Addressing Food Insecurity: An Evaluation of Factors Associated with Reach of a School-Based Summer Meals Program



      One in six US households with children experiences food insecurity, with higher rates in the summer. Approximately 3 million children receive free meals each summer weekday through the US Department of Agriculture’s Summer Nutrition Programs. However, participation in these programs has been declining in recent years and is lower than participation in programs that serve free or reduced-price meals during the school year.


      To identify school and site characteristics associated with greater reach by school-based free summer meals program sites.


      This observational study combined program data, public school data, and Google Maps data to determine factors associated with site reach.


      LunchStop Summer Meals Program sites (N=100) and schools at which they were based during summer 2018 in Chicago, IL.

      Main outcome measures

      Reach of sites was measured by the mean daily meals served at each site throughout summer 2018.

      Statistical analyses performed

      Associations between site reach and each independent variable were evaluated using Mann-Whitney tests and simple linear regressions. Variables significantly associated with site reach in bivariate analyses (P<0.05) were included in a multivariate linear regression.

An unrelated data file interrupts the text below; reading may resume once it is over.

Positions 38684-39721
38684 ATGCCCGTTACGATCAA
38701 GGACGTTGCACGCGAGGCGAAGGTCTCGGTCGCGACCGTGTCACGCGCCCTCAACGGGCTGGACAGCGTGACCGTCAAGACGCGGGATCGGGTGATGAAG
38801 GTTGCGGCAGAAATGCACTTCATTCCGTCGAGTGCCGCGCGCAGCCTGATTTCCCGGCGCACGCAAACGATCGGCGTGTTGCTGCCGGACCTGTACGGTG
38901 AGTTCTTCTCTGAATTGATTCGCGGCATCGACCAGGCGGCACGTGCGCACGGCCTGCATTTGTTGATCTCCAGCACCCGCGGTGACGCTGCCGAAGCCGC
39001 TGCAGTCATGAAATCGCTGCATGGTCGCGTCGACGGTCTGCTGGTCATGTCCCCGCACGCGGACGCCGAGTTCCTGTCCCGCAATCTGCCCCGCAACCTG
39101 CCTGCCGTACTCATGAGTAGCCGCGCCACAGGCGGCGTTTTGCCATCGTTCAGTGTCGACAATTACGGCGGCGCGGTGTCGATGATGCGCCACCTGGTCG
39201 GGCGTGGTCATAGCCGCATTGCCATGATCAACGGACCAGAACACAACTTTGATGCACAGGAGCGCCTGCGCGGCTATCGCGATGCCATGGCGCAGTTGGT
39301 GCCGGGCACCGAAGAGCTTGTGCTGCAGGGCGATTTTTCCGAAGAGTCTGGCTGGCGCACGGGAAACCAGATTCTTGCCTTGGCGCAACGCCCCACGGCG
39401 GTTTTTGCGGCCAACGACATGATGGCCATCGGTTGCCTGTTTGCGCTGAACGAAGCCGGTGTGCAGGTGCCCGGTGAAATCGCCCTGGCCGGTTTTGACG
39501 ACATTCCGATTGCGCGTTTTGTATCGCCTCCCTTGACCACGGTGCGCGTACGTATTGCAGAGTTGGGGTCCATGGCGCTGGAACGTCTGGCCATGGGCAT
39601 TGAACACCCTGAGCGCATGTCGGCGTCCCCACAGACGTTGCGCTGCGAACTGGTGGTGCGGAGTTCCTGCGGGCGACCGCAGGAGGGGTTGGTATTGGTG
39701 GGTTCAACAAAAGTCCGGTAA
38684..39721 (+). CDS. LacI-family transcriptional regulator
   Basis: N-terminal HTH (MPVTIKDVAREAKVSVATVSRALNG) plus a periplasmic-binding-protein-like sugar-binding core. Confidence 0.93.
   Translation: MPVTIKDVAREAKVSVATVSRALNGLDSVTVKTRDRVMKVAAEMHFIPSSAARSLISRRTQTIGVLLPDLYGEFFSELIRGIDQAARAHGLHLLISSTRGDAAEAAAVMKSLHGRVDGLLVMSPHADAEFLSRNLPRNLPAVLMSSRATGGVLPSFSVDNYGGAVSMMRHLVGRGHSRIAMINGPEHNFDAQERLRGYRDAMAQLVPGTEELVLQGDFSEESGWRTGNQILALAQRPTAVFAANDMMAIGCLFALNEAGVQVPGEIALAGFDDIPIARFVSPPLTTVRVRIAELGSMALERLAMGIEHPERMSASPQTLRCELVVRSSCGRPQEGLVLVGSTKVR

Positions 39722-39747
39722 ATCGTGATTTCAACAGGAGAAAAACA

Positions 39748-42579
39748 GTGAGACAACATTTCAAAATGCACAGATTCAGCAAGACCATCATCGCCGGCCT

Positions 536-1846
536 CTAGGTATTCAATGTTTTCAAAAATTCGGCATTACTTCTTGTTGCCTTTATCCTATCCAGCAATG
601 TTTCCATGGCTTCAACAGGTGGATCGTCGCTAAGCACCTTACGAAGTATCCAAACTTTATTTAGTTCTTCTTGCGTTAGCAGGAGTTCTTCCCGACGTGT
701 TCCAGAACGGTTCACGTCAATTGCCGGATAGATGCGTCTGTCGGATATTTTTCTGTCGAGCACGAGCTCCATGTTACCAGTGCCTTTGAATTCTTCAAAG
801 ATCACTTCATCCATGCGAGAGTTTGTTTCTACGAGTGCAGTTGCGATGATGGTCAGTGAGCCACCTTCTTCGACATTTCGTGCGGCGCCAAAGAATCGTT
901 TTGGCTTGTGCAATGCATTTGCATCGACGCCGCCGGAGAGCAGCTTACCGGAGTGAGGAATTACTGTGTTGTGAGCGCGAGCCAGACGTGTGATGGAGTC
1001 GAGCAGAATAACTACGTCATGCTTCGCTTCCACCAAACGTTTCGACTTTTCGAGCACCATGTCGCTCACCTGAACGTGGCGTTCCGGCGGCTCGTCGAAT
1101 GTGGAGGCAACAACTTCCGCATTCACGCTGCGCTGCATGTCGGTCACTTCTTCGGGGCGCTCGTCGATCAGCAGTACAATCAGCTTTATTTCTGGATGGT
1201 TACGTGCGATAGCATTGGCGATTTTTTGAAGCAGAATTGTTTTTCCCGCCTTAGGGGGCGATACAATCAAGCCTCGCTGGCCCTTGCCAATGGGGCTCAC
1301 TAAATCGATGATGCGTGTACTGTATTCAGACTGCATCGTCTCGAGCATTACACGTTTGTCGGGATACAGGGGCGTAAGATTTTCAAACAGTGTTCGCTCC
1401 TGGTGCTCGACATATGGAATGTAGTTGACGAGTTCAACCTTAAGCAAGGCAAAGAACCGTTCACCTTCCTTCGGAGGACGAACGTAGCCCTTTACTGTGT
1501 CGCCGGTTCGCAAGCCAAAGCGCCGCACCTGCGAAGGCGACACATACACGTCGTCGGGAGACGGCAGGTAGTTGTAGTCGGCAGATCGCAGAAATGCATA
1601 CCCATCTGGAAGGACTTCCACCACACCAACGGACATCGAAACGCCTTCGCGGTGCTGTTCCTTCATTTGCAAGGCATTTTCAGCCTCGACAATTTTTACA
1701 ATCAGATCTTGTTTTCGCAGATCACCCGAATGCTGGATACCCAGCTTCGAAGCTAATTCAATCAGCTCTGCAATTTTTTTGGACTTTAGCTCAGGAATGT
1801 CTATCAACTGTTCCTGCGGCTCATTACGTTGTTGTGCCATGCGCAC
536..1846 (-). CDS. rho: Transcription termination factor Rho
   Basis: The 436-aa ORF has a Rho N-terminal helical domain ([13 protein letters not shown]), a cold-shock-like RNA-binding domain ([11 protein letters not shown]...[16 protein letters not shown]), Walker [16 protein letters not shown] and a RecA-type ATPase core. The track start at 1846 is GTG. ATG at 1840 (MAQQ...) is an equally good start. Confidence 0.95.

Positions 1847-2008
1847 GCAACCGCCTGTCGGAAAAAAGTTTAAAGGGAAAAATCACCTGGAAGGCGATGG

In bivariate analyses, sites with greater reach were significantly more likely to be based at schools with higher attendance percentages, higher percentages of Hispanic/Latino students, larger student populations, and locations in a network of southwest Chicago schools. Those with greater reach were also significantly more likely to have continuity in program staff and more years of site operation (all P values ≤0.01). The last four factors remained significant in multivariate analysis.


      School-based summer meals programs may be able to reach more vulnerable children by taking into account continuity among sites and staff. Further research is needed to clarify whether the relationships between these variables and increased reach is causal.


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      H. Litt is a medical student, University of Chicago Pritzker School of Medicine, Chicago, IL


      A. Volerman is an assistant professor of medicine and pediatrics, Departments of Medicine and Pediatrics, University of Chicago , Chicago, IL


      A. Polke is a dietitian, Chicago Public Schools, Chicago, IL.


      J. Tully is a health information manager, Chicago Public Schools, Chicago, IL.